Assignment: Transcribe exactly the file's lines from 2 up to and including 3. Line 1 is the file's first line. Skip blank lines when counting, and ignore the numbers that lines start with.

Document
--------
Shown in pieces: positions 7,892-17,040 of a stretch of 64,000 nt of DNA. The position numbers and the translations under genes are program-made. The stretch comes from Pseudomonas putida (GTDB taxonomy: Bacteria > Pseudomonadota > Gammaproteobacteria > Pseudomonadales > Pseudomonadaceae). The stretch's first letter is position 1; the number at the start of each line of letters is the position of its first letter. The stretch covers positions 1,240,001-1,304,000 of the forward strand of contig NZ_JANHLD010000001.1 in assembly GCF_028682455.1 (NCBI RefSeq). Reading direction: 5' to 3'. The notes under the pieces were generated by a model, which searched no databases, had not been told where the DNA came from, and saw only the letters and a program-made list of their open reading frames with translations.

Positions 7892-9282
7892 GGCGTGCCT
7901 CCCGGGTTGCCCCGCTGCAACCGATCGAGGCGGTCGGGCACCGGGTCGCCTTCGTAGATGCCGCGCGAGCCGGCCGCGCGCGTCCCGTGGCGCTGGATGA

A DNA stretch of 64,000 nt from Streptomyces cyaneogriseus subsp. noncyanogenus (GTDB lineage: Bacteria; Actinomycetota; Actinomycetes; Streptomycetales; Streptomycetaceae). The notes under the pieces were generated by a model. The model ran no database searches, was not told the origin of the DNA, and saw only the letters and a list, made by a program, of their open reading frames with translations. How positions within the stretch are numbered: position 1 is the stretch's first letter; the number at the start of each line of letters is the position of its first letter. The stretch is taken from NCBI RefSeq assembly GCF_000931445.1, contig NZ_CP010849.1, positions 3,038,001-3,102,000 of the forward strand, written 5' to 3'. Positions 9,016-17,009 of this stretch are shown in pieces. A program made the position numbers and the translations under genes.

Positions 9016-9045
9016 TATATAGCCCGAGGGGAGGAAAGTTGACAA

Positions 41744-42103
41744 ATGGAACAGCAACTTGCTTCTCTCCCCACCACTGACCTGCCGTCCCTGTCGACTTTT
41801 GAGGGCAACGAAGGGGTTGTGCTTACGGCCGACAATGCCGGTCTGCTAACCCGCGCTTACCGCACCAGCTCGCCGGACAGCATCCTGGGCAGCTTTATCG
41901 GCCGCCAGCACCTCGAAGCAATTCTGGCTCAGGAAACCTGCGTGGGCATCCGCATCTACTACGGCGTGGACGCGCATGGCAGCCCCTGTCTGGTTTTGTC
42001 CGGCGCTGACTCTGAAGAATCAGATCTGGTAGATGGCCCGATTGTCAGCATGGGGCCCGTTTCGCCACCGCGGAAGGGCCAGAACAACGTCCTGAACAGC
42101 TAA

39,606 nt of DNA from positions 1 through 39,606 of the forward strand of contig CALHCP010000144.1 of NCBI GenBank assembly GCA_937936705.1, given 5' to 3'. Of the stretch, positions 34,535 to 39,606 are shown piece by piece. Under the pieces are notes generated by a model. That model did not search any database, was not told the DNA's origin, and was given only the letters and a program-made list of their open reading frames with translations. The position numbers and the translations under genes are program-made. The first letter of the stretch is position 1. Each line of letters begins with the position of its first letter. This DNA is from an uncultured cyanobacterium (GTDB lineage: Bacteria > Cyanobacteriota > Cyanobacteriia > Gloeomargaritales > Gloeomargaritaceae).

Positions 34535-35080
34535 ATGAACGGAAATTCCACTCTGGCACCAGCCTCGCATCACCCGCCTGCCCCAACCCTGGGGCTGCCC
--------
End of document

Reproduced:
Positions 7892-9282
7892 GGCGTGCCT